'Leviathan was a personal favourite of mine from Series One, and also a hit with Doctor Who fans.' enthused David. 'Which is interesting, because no one knew anything about the story before the scripts landed on my desk – I must confess, at first I thought it was a hoax... until I read the authentic pages from the 1980s. Paul Finch told me how his father had dreamed of getting a Doctor Who story made. I was so pleased that his wish had finally been fulfilled, albeit sadly after his death'.

The popularity of Leviathan later led to Paul receiving a commission to write a prequel to the story. Doctor Who – The Companion Chronicles: Sentinels of the New Dawn was released in April 2011, starring Caroline John.

The Lost Stories Series 1 continued with Christopher H. Bidmead's Doctor Who: The Hollows of Time. The story saw the return of classic series monsters the Tractators, and pitted the Doctor against the enigmatic Professor Stream (David Garfield). The character was originally written to be revealed as Time Lord villain the Master; until the BBC asked Big Finish to avoid using the character, due to his appearance in the television story The End of Time. Stream's identity is thus left up to the listener to decide...

Doctor Who: Paradise 5 was devised by well known scriptwriter PJ Hammond, who had created the classic fantasy series Sapphire & Steel. Hammond's script was originally written for inclusion in The Trial of the Timelord series and contained many elements from that season long story arc. Andy Lane adapted the script for audio, creating an entirely new opening episode to put the events in context. Hammond was pleased with Andy's new additions, and wrote him a long letter of thanks.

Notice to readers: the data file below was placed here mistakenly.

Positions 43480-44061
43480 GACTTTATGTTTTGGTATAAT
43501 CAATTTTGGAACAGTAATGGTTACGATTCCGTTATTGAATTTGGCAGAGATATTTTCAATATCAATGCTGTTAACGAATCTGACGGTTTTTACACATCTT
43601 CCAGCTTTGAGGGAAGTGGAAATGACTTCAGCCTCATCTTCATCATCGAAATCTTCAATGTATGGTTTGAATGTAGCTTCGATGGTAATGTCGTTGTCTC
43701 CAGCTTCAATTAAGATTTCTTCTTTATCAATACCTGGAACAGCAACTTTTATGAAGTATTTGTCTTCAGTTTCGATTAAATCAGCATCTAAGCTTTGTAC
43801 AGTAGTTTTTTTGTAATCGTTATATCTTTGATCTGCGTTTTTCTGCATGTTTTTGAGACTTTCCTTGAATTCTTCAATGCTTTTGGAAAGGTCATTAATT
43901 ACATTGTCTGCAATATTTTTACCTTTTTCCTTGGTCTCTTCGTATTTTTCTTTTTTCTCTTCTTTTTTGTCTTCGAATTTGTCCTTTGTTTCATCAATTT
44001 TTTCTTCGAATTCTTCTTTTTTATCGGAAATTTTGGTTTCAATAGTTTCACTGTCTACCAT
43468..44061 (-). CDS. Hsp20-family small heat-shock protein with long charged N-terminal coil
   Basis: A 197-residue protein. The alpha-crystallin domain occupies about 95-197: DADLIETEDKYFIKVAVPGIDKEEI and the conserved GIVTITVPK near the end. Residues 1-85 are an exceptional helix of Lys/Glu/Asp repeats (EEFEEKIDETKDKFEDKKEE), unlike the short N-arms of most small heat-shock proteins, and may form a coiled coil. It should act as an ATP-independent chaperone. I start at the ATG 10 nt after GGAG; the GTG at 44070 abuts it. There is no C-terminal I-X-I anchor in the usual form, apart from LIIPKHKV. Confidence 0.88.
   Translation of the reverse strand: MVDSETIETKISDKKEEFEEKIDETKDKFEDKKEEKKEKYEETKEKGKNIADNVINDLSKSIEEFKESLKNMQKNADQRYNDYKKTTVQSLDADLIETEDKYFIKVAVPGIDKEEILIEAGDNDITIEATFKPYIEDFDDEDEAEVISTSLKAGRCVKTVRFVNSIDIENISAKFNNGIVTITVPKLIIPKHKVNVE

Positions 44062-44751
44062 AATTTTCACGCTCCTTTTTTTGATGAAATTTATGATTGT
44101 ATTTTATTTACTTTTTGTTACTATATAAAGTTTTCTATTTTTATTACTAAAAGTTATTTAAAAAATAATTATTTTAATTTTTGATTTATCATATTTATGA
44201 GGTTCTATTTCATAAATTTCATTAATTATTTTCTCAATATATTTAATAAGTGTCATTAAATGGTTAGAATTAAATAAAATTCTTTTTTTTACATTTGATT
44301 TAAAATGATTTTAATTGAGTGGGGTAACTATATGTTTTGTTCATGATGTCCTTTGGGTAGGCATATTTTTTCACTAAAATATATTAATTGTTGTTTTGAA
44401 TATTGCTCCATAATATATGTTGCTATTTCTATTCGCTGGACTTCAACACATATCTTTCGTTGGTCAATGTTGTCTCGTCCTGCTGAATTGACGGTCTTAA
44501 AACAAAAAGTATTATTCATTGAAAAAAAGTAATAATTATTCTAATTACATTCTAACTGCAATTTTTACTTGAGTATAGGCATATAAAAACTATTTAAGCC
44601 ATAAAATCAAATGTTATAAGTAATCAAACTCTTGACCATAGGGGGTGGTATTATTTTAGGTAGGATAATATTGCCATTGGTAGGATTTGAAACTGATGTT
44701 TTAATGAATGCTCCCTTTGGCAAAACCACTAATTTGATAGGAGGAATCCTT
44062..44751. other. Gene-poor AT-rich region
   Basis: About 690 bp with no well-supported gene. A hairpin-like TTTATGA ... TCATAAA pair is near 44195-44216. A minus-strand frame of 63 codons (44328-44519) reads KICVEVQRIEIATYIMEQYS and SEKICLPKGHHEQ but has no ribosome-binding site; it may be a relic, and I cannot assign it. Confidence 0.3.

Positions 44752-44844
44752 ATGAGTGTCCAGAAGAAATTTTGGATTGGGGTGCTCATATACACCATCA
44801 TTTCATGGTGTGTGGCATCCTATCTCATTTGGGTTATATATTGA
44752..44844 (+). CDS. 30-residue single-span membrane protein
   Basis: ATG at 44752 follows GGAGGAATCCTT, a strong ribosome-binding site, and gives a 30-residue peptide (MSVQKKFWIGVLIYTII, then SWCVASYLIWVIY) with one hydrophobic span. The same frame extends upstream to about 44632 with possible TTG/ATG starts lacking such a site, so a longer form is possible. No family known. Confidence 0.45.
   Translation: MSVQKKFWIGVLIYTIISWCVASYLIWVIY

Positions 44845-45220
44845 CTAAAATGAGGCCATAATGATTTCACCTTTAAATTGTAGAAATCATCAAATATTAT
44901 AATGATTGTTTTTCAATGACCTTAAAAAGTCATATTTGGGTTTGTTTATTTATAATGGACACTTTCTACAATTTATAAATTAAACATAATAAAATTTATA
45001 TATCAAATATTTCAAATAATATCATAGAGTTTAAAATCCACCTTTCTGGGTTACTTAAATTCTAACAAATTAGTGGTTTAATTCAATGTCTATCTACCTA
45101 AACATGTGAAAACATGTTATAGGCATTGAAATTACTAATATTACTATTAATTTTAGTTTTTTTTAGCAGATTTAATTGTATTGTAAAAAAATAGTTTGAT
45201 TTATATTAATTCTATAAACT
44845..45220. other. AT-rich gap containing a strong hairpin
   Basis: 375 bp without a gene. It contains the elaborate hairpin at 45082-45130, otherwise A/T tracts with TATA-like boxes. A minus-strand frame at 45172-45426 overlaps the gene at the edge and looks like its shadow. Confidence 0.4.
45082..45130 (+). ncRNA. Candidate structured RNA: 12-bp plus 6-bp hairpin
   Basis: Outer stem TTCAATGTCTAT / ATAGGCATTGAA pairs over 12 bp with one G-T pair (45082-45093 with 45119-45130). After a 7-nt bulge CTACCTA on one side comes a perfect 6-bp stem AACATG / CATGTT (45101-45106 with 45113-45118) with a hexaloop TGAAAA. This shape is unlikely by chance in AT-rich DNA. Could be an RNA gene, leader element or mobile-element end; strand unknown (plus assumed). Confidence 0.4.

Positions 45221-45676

'Peter was just the single nicest man on the planet,' remembers David. 'Enthusiastic, endlessly helpful and generous, he made the whole production feel like something special and it's no surprise that Paradise 5 has gone on to become one of the most popular of the Lost Stories. I think it's superb.'

The range's sixth story was Doctor Who: Point of Entry by Barbara Clegg, who had written the classic series story Enlightenment. Barbara wasn't available to work on the audio adaptation, so David chose Marc Platt to continue her work (Marc having contributed to the original series himself with 1989's Ghost Light). An early effects edit of the story proved to be too gruesome for David, who asked for the gory sounds to be made more sci-fi – in keeping with presenting these stories as close to the version that would have been on television as possible.

Doctor Who: The Song of Megaptera by Pat Mills perhaps had the most complicated road to production, having been submitted as a story for the Fourth, Fifth and Sixth Doctors.

'This one would never get made! It's cursed!' explained David. 'Or so they told me... but actually Song of the Space Whale was pretty easy going on audio. Pat wrote the script, it was excellent. He did minor rewrites and then we made it. All very happy and jolly, and with none of the angst that had surrounded this on-off production for 30 years.'